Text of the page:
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Writing Workshop: Persuasive Letter Writing


What a wonderful world persuasion is! In this FREE lesson, students will get familiar with Aristotle's three rhetorical appeals for persuasion- Logos, Ethos, and Pathos. With an informational activity sheet, along with a *Sell Me This Pen* worksheet, students will find current examples of an ancient concept in modern commercials, as well as state their own case by selling an item they carry with them every day!


This anchor chart activity is an example of critical literacy in the classroom. Here, students will learn how to critically analyze texts, more specifically, what the author is trying to say. This activity will help students understand that different texts portray different messages and as an audience we must be critical the meaning or purpose of these texts. These skills also apply to media literacy as media messages are always intended at a specific audience and may not always be accurate.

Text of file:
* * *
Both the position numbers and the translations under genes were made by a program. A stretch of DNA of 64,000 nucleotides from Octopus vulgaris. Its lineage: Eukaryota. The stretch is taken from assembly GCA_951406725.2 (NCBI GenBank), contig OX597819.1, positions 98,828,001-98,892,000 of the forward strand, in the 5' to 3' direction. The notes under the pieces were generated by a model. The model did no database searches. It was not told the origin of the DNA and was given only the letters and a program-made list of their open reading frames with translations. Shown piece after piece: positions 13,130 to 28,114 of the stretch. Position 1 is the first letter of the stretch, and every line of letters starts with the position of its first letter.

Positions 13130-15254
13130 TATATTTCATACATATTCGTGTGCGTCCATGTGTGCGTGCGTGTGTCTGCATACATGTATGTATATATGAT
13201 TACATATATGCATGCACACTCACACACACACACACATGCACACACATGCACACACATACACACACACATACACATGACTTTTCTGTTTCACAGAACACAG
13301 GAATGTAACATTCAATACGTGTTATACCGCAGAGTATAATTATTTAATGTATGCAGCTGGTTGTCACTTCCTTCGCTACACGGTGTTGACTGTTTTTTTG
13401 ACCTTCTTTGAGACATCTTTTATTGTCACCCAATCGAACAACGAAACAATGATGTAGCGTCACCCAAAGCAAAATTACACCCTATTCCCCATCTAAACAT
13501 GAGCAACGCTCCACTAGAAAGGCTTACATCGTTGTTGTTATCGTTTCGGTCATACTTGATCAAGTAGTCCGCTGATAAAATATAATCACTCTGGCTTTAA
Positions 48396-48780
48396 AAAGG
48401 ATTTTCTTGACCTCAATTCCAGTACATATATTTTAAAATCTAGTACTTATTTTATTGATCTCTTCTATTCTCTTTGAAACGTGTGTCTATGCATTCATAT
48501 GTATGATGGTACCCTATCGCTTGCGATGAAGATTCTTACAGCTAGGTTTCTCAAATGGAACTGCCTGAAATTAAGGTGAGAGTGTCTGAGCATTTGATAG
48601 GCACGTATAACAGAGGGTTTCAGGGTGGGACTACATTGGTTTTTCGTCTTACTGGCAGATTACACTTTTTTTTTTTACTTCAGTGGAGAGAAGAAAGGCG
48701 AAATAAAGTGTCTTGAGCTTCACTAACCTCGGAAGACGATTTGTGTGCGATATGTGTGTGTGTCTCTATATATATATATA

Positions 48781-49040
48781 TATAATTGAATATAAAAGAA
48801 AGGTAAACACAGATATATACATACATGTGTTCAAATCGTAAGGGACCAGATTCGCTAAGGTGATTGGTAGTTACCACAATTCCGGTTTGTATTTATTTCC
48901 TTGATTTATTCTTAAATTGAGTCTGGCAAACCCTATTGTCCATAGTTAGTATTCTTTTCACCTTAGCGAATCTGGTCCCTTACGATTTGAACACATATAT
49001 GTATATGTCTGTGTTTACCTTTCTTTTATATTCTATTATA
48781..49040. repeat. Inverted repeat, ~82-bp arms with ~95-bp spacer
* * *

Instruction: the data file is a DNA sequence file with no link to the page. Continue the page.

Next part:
This is a great visual to teach opinion writing. I think I am going to use it with the prompt: What is the best way to eat an oreo cookie. Each student will then get an oreo as well.


This is a sheet that contains persuasive sentence starters. Cut the sentence starters our and give to children to use while writing their persuasive sentence, or paragraph, depending on the grade level. You could use these to show how persuasive writing differs from other types of writing, and the clues that we look for in writing to tell the type of text it is.